Indictative ballot shows feelings are running high after company makes £82.5m but freezes pay
More than eight out of ten NUJ members working for the Newsquest group have indicated that they are prepared to take strike action if they are not given a pay rise this year.
Newsquest, the UK’s third largest regional newspaper group, does not have an official group-wide pay freeze. However, no chapel has reported being made a pay offer, with most being told the situation will be reviewed at the end of March. Newsquest has not given its staff a pay rise in three out of the past four past years, yet the profits for its US owners, Gannett, have risen by 15 per cent to £82.5 million.
The NUJ’s indicative ballot asked: “Would you support your chapel taking strike action in a dispute with management over a refusal by them to make a pay offer for 2012?” The response was 82 per cent saying yes and 18 per cent saying no. The chapels were also asked: “Do you have confidence in Gannett Co. Inc. as the owner of Newsquest newspaper titles and associated websites on the UK?” The vote was 95 per cent saying “No” and 5 per cent saying “Yes”.
A report, based on a group-wide survey of Newsquest chapels published last month, showed that a relentless regime of cuts to journalist and picture desk jobs mean that staff struggle to provide quality journalism and have to rely on readers to provide photographs. A rep from the North West said: “Reporters are less likely to get out of the office to see contacts and have less time on individual stories, developing and investigating them. Subs have less time to check stories, design pages and have less time spent on proofing pages.”
The indicative ballot sends a strong message to the Newsquest management that staff are not prepared to put up with these conditions and also suffer the hardship of a pay freeze.
Journalists in Cheshire and Merseyside can earn as little as £14,500 and staff throughout the group are being asked to take unpaid leave referred to as “furloughs”. Yet, the sacrifices are not being shared by Newsquest management. Craig Dubow, head of the US parent company Gannet Co Inc, resigned last year with a £23 million golden handshake. Paul Davidson, the elusive UK chief, had a salary package worth £612,000, with an additional stock options bonus of £200,000 and 61,000 shares.
NUJ Northern and Midlands organiser Chris Morley said: “Our members are massively sceptical that the company has the slightest intention of paying any rise at all this year which will make it three years out of four that salaries stand still while inflation ravages the modest incomes of our members. The result of the ballot the NUJ has conducted among its members shows that they are in no mood to accept this sort of cynical and miserly treatment and would be prepared to take strike action to support a campaign for fair pay, if necessary. The company should take careful heed of the powerful message our members have expressed by such a strong result.”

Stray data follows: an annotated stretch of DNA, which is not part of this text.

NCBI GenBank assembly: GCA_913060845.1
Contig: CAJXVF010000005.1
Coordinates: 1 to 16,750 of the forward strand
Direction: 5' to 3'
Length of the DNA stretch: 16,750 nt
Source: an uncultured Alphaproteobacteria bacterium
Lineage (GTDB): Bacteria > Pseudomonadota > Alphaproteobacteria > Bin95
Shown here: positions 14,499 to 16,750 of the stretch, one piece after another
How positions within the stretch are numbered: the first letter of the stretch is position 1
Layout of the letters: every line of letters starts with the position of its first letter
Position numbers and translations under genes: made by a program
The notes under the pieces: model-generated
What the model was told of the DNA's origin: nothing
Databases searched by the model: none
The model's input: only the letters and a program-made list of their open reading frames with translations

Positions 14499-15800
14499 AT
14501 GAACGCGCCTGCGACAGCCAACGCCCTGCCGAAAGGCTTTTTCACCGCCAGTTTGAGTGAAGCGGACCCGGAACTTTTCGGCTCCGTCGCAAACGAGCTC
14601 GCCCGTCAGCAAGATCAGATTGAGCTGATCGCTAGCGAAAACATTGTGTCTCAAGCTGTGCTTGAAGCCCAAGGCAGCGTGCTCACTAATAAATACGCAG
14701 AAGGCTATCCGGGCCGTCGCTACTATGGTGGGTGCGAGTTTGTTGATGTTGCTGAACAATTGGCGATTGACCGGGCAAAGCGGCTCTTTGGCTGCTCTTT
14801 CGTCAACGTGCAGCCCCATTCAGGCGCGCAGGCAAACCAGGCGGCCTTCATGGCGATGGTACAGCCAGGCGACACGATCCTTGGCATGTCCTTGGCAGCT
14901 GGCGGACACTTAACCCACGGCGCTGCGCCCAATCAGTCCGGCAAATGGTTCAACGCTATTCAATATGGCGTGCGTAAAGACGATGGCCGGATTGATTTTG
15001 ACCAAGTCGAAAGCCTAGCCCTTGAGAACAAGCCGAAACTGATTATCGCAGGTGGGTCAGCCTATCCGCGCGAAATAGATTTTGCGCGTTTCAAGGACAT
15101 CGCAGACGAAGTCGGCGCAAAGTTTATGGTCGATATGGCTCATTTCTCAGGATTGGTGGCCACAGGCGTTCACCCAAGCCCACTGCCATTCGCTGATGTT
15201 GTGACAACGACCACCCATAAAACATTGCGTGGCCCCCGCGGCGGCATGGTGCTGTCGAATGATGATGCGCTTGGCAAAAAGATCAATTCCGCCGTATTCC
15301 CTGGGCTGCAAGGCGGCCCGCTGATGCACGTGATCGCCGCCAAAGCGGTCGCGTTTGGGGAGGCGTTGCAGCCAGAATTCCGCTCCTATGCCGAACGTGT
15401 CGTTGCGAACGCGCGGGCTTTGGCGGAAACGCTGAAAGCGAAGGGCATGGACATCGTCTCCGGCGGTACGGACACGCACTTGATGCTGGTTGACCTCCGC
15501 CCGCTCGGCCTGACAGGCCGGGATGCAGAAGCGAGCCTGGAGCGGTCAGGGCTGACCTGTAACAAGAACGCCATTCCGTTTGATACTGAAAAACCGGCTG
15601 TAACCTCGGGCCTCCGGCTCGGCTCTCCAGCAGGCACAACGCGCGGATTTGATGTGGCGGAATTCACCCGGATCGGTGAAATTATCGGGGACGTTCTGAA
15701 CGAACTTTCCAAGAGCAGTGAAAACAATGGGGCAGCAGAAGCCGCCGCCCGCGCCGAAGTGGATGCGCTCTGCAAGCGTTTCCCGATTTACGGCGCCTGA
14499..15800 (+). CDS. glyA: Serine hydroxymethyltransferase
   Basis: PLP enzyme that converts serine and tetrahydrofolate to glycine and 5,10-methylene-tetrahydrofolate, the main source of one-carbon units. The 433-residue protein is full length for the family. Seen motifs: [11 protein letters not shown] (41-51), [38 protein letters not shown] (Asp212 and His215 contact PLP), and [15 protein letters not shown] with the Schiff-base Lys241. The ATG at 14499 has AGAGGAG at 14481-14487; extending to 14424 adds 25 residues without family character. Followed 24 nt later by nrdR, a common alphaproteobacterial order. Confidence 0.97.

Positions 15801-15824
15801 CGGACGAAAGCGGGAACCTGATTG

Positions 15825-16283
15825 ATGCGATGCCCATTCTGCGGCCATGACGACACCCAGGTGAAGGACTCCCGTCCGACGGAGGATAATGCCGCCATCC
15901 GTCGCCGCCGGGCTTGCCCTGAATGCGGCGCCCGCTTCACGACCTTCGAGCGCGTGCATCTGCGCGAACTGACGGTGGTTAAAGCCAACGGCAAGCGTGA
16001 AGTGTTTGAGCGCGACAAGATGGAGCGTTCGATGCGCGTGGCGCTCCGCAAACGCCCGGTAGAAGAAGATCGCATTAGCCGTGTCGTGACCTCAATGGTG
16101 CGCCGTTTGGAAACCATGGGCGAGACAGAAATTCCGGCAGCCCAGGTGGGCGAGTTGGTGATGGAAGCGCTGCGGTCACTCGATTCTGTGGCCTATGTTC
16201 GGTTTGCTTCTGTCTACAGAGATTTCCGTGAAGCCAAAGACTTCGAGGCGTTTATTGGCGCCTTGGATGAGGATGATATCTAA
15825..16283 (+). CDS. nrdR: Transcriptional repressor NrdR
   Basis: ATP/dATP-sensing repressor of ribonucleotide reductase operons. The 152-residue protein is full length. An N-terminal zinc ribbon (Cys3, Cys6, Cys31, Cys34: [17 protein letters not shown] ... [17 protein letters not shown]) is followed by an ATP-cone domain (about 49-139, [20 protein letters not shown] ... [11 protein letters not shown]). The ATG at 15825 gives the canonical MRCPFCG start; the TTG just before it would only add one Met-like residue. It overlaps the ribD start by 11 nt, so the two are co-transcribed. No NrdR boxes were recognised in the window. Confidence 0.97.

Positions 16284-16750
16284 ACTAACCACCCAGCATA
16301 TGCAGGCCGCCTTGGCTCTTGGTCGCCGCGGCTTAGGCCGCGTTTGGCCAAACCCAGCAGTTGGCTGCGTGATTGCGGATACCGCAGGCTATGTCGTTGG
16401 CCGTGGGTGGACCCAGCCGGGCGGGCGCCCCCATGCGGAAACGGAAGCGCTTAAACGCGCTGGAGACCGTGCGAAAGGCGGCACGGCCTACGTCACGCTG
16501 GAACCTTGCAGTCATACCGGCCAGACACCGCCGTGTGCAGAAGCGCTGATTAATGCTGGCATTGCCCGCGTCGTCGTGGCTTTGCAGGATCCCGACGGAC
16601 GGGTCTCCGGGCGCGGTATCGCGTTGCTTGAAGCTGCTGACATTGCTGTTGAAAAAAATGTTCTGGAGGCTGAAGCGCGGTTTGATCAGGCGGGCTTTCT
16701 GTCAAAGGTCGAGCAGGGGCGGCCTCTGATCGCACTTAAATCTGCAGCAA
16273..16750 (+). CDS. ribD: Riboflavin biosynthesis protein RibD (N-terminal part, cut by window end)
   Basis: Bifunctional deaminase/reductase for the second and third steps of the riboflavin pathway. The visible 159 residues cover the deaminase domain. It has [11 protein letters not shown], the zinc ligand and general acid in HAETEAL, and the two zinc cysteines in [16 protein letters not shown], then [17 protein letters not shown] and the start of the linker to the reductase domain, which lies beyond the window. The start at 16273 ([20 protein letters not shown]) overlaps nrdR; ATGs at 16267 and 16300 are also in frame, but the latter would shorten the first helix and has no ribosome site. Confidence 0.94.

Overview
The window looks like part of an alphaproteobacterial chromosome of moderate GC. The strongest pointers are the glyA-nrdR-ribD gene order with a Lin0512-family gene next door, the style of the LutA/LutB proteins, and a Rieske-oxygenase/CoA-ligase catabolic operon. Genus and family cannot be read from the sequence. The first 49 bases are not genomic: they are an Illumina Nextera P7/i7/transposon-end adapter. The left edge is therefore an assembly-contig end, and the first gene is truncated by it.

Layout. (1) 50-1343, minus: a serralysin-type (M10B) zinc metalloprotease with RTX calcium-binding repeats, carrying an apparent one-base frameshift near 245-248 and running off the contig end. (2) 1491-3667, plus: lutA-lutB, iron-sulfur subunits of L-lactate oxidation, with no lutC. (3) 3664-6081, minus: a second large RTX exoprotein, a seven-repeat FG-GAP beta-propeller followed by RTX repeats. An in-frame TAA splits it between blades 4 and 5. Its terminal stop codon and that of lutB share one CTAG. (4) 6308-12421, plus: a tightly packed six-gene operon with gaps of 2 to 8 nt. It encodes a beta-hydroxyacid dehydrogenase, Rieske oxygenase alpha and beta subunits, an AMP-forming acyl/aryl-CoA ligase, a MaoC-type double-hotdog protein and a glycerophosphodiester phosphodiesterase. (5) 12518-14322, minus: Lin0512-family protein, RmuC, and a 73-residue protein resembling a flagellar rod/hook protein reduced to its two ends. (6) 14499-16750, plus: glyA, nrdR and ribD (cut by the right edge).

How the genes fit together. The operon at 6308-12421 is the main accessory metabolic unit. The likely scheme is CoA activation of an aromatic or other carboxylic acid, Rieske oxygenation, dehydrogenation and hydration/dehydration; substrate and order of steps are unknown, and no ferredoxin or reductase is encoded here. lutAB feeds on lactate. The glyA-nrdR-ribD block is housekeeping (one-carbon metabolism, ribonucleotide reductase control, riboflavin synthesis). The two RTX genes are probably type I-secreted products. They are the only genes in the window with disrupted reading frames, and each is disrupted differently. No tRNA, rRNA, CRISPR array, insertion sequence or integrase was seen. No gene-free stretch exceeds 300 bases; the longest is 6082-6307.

Bob Smith, FoC of the Newsquest Group Chapel, said: “This overwhelming vote of no confidence in Gannett’s ownership of our local newspapers and websites demonstrates the despair of our members who are trying to maintain a decent level of journalism in the face of relentless cuts. The resounding majority prepared to strike to defend wages shows the determination not to let Newsquest bosses excuse themselves from paying a rise for the third time in four years. Newsquest managers need to realise the strength of feeling of journalists as we near the date they set to review their decision to freeze pay. Our members are sick of hearing hollow promises and excuses from a company that is, let’s not forget, still very profitable.”
NUJ deputy general secretary Barry Fitzpatrick said: “Our members have also delivered a thumbs-down on the barren and grim years of Gannett’s ownership of newspapers and associated websites in the UK. They clearly have lost all confidence in the stewardship of distant American bosses who continue to rake in telephone number salaries and bonuses while editorial staffing is stripped to the bone.”
NUJ general secretary Michelle Stanistreet said: “I hope the result of this ballot will make the Newsquest management think twice before using the usual excuses for not rewarding the hard work of their hard-pressed staff. A recent NUJ conference highlighted how the greed of newspaper proprietors is sounding the death knell for local and regional journalism. “
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